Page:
Despite the lofty ambitions, the Gelephu gambit will require a major leap of faith from India. To begin with, the geography of Gelephu, a rare broad plain in an otherwise mountainous country, poses challenges. With warmer temperatures than in the mountains, Gelephu gets high amounts of rainfall during a monsoon season that lasts several months, leading to considerable flooding each year. The surrounding forests and wildlife populations place Gelephu right in the middle of elephant corridors. Insurgencies in Assam and the northeastern States and just across the Indian border in Myanmar have been an area of great concern in the past, leading to a major military operation (Operation All Clear) by Bhutan’s former (Fourth) king in 2003, working with the Indian Army to drive out militant groups sheltering in the area. As Gelephu is landlocked, it is dependent on other countries, primarily India, to provide the infrastructure for trade and transport out of the special administrative region.

A necessity for Bhutan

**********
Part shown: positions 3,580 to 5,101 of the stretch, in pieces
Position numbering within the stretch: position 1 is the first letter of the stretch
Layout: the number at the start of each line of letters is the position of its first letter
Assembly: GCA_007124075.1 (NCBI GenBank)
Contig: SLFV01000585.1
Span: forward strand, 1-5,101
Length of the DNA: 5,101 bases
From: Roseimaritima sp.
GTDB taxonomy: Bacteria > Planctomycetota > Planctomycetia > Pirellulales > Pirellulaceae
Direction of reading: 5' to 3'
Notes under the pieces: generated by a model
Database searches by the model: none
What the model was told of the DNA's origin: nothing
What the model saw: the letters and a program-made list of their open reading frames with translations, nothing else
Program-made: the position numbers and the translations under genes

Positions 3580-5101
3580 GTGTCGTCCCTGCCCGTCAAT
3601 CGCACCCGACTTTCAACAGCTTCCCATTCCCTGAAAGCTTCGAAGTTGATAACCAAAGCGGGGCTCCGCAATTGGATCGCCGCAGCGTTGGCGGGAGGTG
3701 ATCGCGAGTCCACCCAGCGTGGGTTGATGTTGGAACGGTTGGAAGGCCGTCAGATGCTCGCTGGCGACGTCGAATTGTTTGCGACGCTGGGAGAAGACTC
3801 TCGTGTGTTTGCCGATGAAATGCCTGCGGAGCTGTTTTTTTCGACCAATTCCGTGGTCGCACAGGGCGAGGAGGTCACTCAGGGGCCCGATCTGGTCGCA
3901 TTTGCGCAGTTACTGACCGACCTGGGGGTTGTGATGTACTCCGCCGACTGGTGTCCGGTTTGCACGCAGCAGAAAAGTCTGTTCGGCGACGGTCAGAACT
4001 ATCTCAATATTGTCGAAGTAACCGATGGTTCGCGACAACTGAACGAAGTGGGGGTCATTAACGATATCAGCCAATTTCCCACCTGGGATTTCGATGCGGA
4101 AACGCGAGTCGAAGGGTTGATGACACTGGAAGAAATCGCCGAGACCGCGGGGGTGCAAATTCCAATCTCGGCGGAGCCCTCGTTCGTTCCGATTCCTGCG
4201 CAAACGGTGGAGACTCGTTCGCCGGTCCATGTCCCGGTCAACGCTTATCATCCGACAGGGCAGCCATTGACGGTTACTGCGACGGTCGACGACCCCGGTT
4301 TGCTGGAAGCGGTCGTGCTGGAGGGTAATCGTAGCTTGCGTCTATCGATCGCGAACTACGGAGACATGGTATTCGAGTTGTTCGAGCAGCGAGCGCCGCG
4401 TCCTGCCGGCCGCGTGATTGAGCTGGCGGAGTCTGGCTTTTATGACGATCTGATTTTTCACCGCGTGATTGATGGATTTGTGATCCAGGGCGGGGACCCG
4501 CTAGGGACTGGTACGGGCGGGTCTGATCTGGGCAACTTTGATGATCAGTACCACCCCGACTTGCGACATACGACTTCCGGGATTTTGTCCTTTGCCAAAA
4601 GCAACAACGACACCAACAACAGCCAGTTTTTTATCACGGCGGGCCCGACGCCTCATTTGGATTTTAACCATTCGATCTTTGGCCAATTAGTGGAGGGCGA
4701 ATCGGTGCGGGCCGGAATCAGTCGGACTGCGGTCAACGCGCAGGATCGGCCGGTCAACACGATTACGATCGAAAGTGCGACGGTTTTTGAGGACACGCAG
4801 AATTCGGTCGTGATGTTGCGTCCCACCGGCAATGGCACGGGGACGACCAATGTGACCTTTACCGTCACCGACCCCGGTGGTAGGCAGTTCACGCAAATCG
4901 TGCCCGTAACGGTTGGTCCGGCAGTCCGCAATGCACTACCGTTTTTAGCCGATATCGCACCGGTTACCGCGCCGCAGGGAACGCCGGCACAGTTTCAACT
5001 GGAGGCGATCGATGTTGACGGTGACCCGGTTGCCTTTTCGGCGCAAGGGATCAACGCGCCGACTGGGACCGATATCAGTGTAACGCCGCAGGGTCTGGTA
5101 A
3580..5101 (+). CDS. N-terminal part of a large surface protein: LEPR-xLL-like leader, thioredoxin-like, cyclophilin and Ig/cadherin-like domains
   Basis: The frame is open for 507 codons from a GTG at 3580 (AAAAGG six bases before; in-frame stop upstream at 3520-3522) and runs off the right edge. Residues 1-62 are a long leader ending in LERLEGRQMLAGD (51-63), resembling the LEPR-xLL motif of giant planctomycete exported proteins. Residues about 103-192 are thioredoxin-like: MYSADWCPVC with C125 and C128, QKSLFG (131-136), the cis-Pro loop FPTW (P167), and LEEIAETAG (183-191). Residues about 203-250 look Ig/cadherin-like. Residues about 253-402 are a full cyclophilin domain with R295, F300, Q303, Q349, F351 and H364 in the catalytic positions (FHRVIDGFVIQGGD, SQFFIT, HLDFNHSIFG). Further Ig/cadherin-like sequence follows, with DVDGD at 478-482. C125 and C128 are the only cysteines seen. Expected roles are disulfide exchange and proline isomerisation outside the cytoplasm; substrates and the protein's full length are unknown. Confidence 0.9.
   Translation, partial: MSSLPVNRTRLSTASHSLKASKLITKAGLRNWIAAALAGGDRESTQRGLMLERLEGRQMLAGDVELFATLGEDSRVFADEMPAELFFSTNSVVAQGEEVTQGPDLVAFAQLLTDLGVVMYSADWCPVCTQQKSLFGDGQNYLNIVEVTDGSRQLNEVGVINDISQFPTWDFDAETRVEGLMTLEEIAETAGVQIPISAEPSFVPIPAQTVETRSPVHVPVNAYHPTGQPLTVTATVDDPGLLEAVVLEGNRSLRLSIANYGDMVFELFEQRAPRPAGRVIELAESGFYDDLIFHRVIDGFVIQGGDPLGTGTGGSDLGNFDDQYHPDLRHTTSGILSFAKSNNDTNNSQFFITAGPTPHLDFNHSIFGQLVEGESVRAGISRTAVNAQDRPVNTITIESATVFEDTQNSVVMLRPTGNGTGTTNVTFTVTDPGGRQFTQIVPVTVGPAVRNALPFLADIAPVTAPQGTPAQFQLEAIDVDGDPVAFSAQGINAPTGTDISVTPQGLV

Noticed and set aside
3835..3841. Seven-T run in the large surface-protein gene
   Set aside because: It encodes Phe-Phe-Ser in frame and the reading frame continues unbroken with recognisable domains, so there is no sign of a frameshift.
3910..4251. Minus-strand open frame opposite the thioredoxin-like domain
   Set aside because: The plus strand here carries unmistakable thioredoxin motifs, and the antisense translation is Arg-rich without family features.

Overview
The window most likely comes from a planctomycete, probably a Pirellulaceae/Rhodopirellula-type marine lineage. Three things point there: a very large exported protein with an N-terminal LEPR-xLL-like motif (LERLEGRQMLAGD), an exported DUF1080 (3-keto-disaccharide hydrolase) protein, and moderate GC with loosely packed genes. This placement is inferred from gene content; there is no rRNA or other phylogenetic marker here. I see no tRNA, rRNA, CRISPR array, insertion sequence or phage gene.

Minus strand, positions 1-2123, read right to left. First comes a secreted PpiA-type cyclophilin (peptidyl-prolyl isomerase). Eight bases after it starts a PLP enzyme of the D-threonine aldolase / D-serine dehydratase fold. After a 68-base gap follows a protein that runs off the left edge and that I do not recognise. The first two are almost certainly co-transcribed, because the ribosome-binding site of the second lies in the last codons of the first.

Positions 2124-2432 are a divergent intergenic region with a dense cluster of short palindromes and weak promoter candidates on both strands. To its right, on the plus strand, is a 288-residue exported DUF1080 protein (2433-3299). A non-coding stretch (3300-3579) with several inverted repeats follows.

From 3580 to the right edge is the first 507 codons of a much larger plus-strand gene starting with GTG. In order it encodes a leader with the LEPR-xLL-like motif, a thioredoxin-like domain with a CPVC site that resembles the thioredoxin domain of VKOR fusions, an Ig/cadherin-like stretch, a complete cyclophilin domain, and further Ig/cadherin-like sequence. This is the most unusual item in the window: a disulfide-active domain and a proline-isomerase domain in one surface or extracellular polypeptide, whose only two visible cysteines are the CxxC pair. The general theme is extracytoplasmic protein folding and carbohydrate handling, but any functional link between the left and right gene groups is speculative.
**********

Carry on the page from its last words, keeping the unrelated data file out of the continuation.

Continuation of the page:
For Bhutan, the Gelephu project is necessitated by its economic challenges. Apart from hydropower, tourism is Bhutan’s mainstay, but the kingdom has always discouraged mass tourism, preferring instead a “high value, low volume” motto to ensure sustainability. However, if Bhutan wants to increase these revenues, it must scale up its capacity to take in more tourists and visitors and land bigger planes, which need a much larger airport than the present one in the narrow Paro valley.

The first part of the Gelephu project involves scaling up the Gelephu airport and tarmac to international standards, which will need financing and expertise from India. The growing “outmigration” of Bhutanese youth in search of jobs abroad is another challenge, and the government hopes a mega project such as Gelephu will stem that. Finally, there is Bhutan’s most pressing geopolitical concern: pressure from its northern neighbour China to conclude a boundary resolution deal and to establish diplomatic ties. Far away to the south, Gelephu offers Bhutan a way to open itself up in a controlled manner to the rest of the world, while also continuing negotiations with Beijing for a stable border.